Eating with a guilt-free conscience

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Most weeks we talk about the benefits of exercise on our health but we are also really conscious that many, many people see exercise as just one part of a more all-encompassing goal – to lose weight.

So we thought, this week, we would offer some words of advice to people who are looking to shed a few pounds and swap a few inches of fat for some well-toned muscle. But this is no article on what you should be eating, but more about the attitude we adopt towards food.

The first thing to do is to make sure that your health and fitness regime AND your diet is something that you can get enjoyment from. At this point, many of you are frowning and shaking your heads – what is enjoyable about a diet, you ask?

Well, it is all about nouns and verbs.

Diet the noun, is all about the kind of food we habitually eat. We all follow a diet of some sort. A diet is just what you eat.

Diet the verb is all about restricting the food we eat, through eating smaller amounts or eating special types of food with the aim of losing weight.

With all the information that is flooding every magazine, newspaper, website and social media site about what you should or shouldn’t be eating, things can get very confusing. We have a few simple rules that we think can help you through the dietary maze.

Five top tips to healthy eating

Don’t set unrealistic targets. Many weight-loss diets start from a mindset of self loathing, meaning that we set unrealistic targets that make us feel like a failure when we don’t achieve them. Be kinder and more accepting of ourselves in the first place by setting achievable goals.

Find foods that are good for you and that you enjoy. If we force ourselves to eat diet food we get depressed because we don’t enjoy it as much as our old ‘comfort’ food. Work to change your palate and preferences so you start to relish and crave healthy food. This is a longer game but it is one that ultimately will lead to a happier and healthier you.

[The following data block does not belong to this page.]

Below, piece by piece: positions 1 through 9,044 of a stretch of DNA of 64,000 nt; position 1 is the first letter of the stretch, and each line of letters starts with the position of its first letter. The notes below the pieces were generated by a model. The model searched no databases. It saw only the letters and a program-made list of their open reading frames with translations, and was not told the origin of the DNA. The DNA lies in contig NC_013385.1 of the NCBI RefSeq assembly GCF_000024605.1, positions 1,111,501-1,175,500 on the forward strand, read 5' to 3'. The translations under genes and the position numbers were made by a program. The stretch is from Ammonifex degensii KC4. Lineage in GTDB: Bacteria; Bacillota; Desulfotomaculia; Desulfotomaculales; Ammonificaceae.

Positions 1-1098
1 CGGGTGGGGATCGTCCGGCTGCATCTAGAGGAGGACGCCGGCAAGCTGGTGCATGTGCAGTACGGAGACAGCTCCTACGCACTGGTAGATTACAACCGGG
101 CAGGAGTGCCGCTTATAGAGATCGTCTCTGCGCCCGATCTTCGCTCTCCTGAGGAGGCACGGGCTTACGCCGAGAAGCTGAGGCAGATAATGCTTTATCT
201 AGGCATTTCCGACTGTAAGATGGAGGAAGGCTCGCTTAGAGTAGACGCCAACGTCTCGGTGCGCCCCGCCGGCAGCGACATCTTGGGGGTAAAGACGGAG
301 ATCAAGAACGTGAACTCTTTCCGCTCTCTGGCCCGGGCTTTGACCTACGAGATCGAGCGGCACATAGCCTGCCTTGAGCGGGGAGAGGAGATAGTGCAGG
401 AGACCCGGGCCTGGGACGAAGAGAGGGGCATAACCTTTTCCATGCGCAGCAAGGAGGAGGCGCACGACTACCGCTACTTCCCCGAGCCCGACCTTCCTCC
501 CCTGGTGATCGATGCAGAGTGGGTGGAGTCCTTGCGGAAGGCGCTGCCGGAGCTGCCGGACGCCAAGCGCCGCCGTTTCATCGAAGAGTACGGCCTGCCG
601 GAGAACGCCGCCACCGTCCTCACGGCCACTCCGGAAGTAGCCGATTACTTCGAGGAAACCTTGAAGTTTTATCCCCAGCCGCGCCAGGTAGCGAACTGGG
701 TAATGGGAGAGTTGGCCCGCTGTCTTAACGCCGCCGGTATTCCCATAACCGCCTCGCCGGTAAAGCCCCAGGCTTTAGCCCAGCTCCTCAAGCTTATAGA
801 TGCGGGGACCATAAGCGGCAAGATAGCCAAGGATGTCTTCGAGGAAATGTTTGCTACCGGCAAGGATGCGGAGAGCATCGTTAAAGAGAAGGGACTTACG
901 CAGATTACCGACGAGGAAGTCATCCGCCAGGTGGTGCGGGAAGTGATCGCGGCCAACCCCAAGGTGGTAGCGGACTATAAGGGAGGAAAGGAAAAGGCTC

A practical example: Learn to make soup and pack it with spices or ingredients that you love. A bowl of steaming hot vegetable soup is far more palatable the some soggy, cold lettuce leaves, but is just as good for you. This recipe is from author and journalist Jolinda Hackett.

Think about what food has in it. For example, fat-free or sugar-free labels tell you very little about what is in the food. The true role of food is to nourish so think about what you put into your body, weighed up against what your body needs. A plate of almond waffles, made with ground almonds and eggs and topped with red berries provides you with protein and many essential vitamins. It is likely to be better for you than a low fat yoghurt pot.

Lose the food guilt. There is too much talk about ‘good’ and ‘bad’ food or ‘clean’ eating. We would naturally eat better if we gave ourselves permission to enjoy food. We all need food, whatever our size, and labelling food as ‘good’ or ‘bad’ only brings a sense of shame, secrecy and guilt, which is never a healthy way of living.

Finally, combining healthy eating and healthy living is the number one route to achieving a healthy weight. Do the exercises that you enjoy, rather than the ones that burn fat the quickest – exercise will only count if you do it, and you will only continue to do it if you enjoy it.